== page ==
For most of one day last week, UK Coach John Calipari put away his basketball cap, and immersed himself in what the Haitian people are enduring. After his "Hoops for Haiti" effort last January raised over a million dollars, he wanted to see if the donations were helping. Our exclusive trip with him last Wednesday was eye opening and rewarding.
Our first part of the day began at the New Life Orphanage where Coach Calipari, friend Royce Pulliam, and Director of UK Basketball Operations, Martin Newton, washed the feet of children, and fitted them with new, athletic shoes provided by a non-profit called Samaritan's Feet. As the coach left the children, they surrounded him. They probably had no idea he's one of the biggest names in college basketball. They didn't want an autograph...all they were pleading for was a sucker.
Our group climbed into two SUV's provided by the American Red Cross. Coach Calipari wanted to see downtown Port-au-Prince, the capital of Haiti, before ending up at a camp on a mountainside. This city, built for 200,000...had two-million squeezed in here when the massive earthquake struck last January.
Julie Sell of the Red Cross says, "the estimates are probably a minimum of 1.5-million people were left homeless by the earthquake." Sell was our guide through the city. She went on to say, "over 200,000 dead...so what's happened is these temporary camps have sprung up pretty much on every spare patch of open space."
As our SUV moves through congested traffic, we see trash everywhere. Tents and makeshift shelters are jammed next to each other. Malnutrition is a huge problem here, and sanitary conditions are deplorable. Most of the water has to be brought in from other countries.
Coach Cal sees long lines of people, and says "what's amazing, you see everybody in line for water...that's mostly what you are seeing."
The earthquake only made a bad crime situation...even worse.
Sell says, "with the earthquake, a lot of the prisons collapsed, so you have escaped convicts all over." We never see a police officer, or any military, just a small group from the U-N.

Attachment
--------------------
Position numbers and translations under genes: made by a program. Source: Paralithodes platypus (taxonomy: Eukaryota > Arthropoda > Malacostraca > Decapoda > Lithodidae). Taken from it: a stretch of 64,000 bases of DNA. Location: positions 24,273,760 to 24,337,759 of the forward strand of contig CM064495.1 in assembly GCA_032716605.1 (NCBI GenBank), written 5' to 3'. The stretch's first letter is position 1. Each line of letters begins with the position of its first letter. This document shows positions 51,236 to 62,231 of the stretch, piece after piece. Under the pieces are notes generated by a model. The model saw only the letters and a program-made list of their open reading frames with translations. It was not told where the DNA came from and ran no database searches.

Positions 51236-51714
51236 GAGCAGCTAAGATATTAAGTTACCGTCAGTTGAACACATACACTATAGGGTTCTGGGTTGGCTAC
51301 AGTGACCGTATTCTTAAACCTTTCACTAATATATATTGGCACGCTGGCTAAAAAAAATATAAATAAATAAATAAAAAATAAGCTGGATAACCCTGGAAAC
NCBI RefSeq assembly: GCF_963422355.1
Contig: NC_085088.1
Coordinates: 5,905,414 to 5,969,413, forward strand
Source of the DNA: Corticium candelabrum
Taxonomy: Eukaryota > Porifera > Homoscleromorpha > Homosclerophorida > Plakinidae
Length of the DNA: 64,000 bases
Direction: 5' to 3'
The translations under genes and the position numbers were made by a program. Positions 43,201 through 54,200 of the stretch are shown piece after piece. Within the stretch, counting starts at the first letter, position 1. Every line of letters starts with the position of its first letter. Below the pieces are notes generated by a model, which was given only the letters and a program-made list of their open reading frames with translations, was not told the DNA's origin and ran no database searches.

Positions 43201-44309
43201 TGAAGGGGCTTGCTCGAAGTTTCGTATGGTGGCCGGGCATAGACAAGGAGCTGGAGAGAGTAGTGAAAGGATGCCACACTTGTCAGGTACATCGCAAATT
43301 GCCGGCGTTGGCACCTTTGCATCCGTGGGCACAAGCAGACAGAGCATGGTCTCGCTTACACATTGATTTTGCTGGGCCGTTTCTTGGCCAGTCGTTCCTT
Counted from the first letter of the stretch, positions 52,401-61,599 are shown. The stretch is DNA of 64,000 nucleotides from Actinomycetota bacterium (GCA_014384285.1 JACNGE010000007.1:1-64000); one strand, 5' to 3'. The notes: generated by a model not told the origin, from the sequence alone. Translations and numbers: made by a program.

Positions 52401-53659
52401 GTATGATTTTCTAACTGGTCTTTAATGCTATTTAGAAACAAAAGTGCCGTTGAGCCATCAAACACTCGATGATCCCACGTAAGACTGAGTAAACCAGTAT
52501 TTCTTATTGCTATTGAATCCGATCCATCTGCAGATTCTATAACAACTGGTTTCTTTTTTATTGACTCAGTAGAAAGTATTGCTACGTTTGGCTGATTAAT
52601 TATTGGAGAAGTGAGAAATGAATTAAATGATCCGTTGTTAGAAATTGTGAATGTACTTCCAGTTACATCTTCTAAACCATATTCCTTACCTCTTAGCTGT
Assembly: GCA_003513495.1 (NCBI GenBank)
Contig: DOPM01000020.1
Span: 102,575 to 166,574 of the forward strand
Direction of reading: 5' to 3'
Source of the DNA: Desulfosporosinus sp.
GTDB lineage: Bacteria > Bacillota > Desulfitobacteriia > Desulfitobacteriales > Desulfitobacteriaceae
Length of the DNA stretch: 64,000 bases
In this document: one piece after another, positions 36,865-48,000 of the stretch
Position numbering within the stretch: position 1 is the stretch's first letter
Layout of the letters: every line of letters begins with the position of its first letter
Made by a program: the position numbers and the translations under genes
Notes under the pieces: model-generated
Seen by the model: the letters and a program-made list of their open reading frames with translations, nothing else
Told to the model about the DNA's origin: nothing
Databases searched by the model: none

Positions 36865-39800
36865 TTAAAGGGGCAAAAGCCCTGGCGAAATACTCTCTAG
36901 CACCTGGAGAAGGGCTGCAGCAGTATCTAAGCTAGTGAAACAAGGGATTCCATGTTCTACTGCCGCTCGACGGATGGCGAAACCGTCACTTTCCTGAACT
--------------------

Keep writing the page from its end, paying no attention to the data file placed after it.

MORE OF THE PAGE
"Wow, oh my gosh," says Coach Cal. Coach, who regularly attends Catholic Mass back home, is stunned by what's left of the National Cathedral, and the government's palace. Both are in ruins. He says, "that's incredible, looks like the roof caved in on the rest of the building."
Children surround us, tugging at our elbows, and begging for food. Coach Cal laments, "I feel bad for these people. Like Sam said, we get to leave, and you know what the worst part of it is, you see these young children. Is there a hope for a future?"
Our group finally makes its way to a mountainside overlooking a camp, but the road is too muddy to go any farther. A Red Cross worker assures Coach Calipari the city has come a long way since January. Matt Marek says, "I know it's hard to imagine...that it looked a heck of a lot worse, but it did. It looked much worse. You had 250,000 people that died. We had bodies lining the streets."
He has a simple message for the people of Kentucky. "thank you, for sure, the generosity is one of the things that touched me, and all may staff members."
Coach Cal admits, "there's so much to do here, it's scary." I asked him if he's glad he came to Haiti. "absolutely, the kids at the orphanage and the school...if we were in this environment, could we feel hope?"
After seeing the smiles of orphans sporting new shoes, I think Coach Calipari and his group did leave them with hope that other people care about what happens to them.
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